The 52-year-old principal of Angus College has completed his first seconded year heading the development directorate - the FEDD, as he fondly calls it - in the Scottish Further Education Funding Council.
Mr Burt's appointment raised some eyebrows since his remit was portrayed as sending in hit squads to tell fellow principals why they were failing at their job and how they could do it better. One yardstick of his success to date may be that he appears to have overcome these suspicions, although he suggests this is also because the relationship between the colleges and the funding council is now "more mature".
"I prefer to think of our work in terms of 'hint squad', not 'hit squad'," he says. "This is about college management development rather than fixing management failure."
His team consists of 38 secondees skilled in a variety of areas such as change management, marketing and curriculum change. It includes specialist FE staff but also college board members and recently retired principals.
The FEDD has gone into seven colleges and at present is still supporting five. "They are all voluntary and all in different circumstances," Mr Burt says.
The range of these circumstances points to the need for colleges to be able to call on outside support. Assistance is clearly required with financial recovery plans, not just drawing them up but delivering them. Mr Burt, however, says that improvements are also necessary in strategic planning, in encouraging senior managements to widen their thinking to look at best practice elsewhere and in "skills matching" where colleges can land in trouble if, say, two finance officers leave.
"I see ourselves as acting a bit like a marriage broker between the colleges and the funding council," Mr Burt comments. "It's a facilitation role and it is not just about financial problems."
While Mr Burt is clear that he is supporting colleges rather than intervening directly, it is a fine line. The funding council calls in colleges to a case conference if they are in difficulty, as part of its wider monitoring role. Mr Burt attends these meetings and a decision would then be taken whether to "offer" FEDD support.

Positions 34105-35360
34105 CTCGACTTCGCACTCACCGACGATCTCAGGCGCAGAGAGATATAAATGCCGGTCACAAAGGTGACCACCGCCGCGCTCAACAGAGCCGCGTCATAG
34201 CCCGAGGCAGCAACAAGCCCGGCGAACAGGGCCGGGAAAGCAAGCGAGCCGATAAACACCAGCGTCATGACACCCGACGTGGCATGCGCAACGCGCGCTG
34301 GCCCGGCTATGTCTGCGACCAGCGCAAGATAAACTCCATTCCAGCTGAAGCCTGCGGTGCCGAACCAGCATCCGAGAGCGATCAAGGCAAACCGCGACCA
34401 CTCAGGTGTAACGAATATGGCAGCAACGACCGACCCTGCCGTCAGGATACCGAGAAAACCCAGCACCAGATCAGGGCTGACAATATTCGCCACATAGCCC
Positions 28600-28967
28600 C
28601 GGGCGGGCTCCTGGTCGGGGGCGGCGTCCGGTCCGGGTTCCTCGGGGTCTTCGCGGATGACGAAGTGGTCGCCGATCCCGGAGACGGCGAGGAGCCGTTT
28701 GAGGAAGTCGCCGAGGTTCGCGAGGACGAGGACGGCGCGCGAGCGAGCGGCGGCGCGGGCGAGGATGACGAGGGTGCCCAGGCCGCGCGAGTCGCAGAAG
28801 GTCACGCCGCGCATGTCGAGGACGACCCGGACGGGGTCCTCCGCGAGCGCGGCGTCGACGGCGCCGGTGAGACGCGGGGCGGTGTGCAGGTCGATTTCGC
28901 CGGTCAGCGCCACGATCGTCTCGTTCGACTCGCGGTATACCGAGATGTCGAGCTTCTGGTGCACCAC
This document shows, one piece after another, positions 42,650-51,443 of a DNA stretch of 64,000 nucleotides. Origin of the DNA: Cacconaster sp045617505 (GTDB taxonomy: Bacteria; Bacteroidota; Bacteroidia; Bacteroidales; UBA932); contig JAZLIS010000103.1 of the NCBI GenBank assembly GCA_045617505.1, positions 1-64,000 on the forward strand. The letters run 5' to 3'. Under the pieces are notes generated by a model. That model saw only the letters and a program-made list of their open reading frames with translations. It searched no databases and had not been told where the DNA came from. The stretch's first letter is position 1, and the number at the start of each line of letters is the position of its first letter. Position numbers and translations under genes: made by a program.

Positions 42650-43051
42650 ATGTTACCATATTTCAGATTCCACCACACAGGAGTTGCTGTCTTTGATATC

"It's never imposed," he says. "It is important that the development directorate is seen as quasi-independent, even although we are based in the funding council."
Brian Curle, a retired businessman who is a board member at Glasgow College of Food Technology, is on the FEDD team. Mr Curle says: "We must not be seen as agents of the funding council, which might provoke resistance. I faced the same problem in industry where there is also a fine line between assisting and interfering."
Mr Burt believes the credibility of the exercise will be established when his team can show it is adding value to the work of colleges. According to an evaluation of the first year by the independent consultancy Frontline, there is evidence of "significant improvement" although its report says "it is too early to establish whether long-term sustainable change has been made in strategic management capacities".
The FEDD has tapped into a willingness to offer informal support to colleges from within the FE sector and its approach of "formalising the informal" has delivered benefits that would not otherwise have been achieved, the consultants state.
Their report also points out that Mr Burt's secondees are having a valuable hands-on experience - "training with live ammunition", as it memorably puts it - which could lead to them becoming future college leaders and managers.
And the colleges themselves are receiving a free service.
As Mr Burt acknowledges, there is no obligation on colleges to take his services even if some may regard the funding council's "offer" as hard to refuse. There are some areas where he may have nothing to offer: there is no one in FE who has seen a merger through from beginning to end, for example, so it would make more sense in such a case for colleges to call in experts from higher education or consultants.
While the FEDD was largely born out of crisis, Mr Burt does not see its contribution remaining in that light. There may be an emerging problem or an opportunity a college cannot fully develop which might lead it to turn to the team. "I look forward quite soon to writing to myself to request assistance," he remarked.
At present, the funding council is content that its development directorate should simply be "a key option for supporting colleges". The notion that it might become an agent for change was rejected on the grounds that this "would carry connotations of intervention, forced involvement and top-down approaches".
Marriages of convenience
The good . . .
* "Made us think differently."
* "It was of great value."
* "Refreshingly unbureaucratic."
* "I had my own ideas but needed someone to bounce them off and get some reassurance."
and the bad . . .
* "Seems to be underpinned by assumption of poor management."
* "Need to be in consulting mode rather than auditing mode."
* "We felt done to rather than worked with."